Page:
For years I have written and lectured about the importance of considering your pets in your estate planning. A recent case from the Wisconsin Court of Appeals illustrates why. For this blog, my adopted dog Summer will also comment.
The case in point is called Hollander v. Wegman. ( The entire decision can be found here.) The case was a dispute about a dog that belonged to a woman who had passed away. The case was originally brought as a “replevin” action, which means an action for return of property. This is because pets are considered property in Wisconsin Jurisprudence.
(“Property? I am Property? I thought I was FAMILY.” Of course Summer, you ARE family. Just not in the eyes of the law.)
The Plaintiff in the case was Jill Hollander, whose mother, Jane, owned a bearded collie mix named Olive. The defendant was Lynne Wegman, a “close friend and neighbor” of Jane’s. Before her death, Jane decided that she would leave Olive either to Jill, to another friend named Julie, or to Lynne. Julie did not want the dog, leaving Jill or Lynne. Also prior to her death, Jane asked Jill to take Olive and Jill expressed that she was not able to do that because her living arrangements were not suitable. (Jill later testified in court that she intended this to mean she would take Olive upon remedying the living situation.) Jane then gave the dog to Lynne, upon Lynne’s assurance that she would provide Olive with the necessary care. Two months after Jane’s death, Lynne gave the dog to Lynne’s own daughter who lived out of state and who clearly was not one of the original people Jane considered for the role.
(“WHAT? She gave her away just like that? That’s awful! ” I know, Summer, it does not sound like that is what Olive’s original owner would have wanted. Unfortunately, Olive’s original owner did not make plans for Olive in her estate plan.)
(You see, Summer, there are ways that Humans can avoid a problem like this. They can include pets like you in their Powers of Attorney so that if they become incapacitated, a trusted person will be legally able to get care for you, use their funds for your well-being, and give you a home. They can also make arrangements for pets like you after they die. They can appoint a person to take care of you and they can leave money to that person for your care.)
So turning back to this recent case, when Lynne betrayed Jane’s trust by giving Olive away after promising to care for her, Jane’s daughter sued to get Olive back. In reviewing the case on appeal, the Court of Appeals made a significant statement: “Because there are no written documents in the record specifying who was to receive ownership of the dog, the small claims court relied upon [the testimony of the parties.]” It was Jill’s word against Lynne’s as to who was entitled to own the dog. The court expressed concern and admonished Lynne for betraying Jane’s trust, but still found that it appeared Jane had given Olive to Lynne. The Court of Appeals found that there was no reversible error in the trial court’s finding. All of this happened because Jane did not specify in writing who should get Olive after her death.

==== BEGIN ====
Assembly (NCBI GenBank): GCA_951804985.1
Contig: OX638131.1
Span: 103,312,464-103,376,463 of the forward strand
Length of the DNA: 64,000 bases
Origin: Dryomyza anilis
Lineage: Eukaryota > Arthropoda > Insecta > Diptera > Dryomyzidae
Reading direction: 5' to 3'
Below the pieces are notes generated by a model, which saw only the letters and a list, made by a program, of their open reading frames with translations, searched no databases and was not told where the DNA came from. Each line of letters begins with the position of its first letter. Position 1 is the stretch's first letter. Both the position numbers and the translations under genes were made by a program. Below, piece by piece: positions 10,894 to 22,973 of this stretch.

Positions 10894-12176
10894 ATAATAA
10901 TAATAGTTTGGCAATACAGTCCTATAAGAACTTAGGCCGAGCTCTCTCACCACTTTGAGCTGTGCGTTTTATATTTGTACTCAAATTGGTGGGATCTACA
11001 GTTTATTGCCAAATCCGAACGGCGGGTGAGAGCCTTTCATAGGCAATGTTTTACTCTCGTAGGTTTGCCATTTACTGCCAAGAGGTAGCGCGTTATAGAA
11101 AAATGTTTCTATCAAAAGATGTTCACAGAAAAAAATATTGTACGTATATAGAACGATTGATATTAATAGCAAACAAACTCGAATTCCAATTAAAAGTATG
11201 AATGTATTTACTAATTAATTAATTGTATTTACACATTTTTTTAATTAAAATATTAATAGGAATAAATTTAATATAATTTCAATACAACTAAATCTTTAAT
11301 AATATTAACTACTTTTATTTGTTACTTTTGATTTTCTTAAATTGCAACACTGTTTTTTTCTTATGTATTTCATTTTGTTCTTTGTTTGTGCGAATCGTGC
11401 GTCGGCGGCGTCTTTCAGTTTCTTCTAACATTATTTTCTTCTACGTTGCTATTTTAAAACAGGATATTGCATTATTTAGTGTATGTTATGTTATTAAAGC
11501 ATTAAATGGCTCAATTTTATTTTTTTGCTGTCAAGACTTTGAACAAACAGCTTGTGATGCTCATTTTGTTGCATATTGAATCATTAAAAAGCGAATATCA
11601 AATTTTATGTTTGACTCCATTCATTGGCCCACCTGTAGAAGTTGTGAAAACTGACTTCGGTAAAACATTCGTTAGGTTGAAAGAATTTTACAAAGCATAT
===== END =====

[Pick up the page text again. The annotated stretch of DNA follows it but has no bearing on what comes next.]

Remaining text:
Nobody wants their dog to end up as the subject of a court proceeding. But, while this is, I believe, a first time case in Wisconsin, it is not the first time that disputes have arisen over pet ownership. Pets can be the subject of bitter divorce proceedings, and other “custody” cases. Pets can also be the subject of contested litigation after the owner’s death. Hotel Magnate Leona Helmsley left a $12 million bequest to her Maltese dog, Trouble, while disenheriting most of her relatives. The disgruntled relatives contested and Trouble was left with a somewhat smaller but still quite comfortable allowance of $2 million.
Other pet bequests have stood solid. An Italian woman left $13 million to her cat, Tomasso, a stray alley cat she rescued from the streets of Rome. $80 million was left to a chimp. Oprah’s dogs reportedly stand to inherit $30 million.
(“Mom? Did you leave me $80 million?” Not exactly, Summer, not exactly.)
But it’s not just rich people who need to make plans for their pets. Any pet owner who wants to make sure that his or her intentions are clear, can include provisions in a power of attorney, and in post-death planning. Unless you opt for very complex provisions, it should not cost any more than you are already paying for your estate planning. A pet trust can make sure things get taken care of quickly, without having to wait for a case to start in probate court. I encourage you to consult with an attorney who can guide you through the process. You might also want to watch a news segment that aired last year on WISN-12. Click here to watch this segment (It featured my dog Jake, who is now across the “Rainbow Bridge” .) When you put your plans in writing, it’s best for the ongoing security of your pet, and provides simplicity for those who have the job of carrying out your wishes.
If you care about your pet, don’t leave things up in the air. Put your wishes in writing, and keep your pets out of court. They wouldn’t have a clue what to wear, anyway.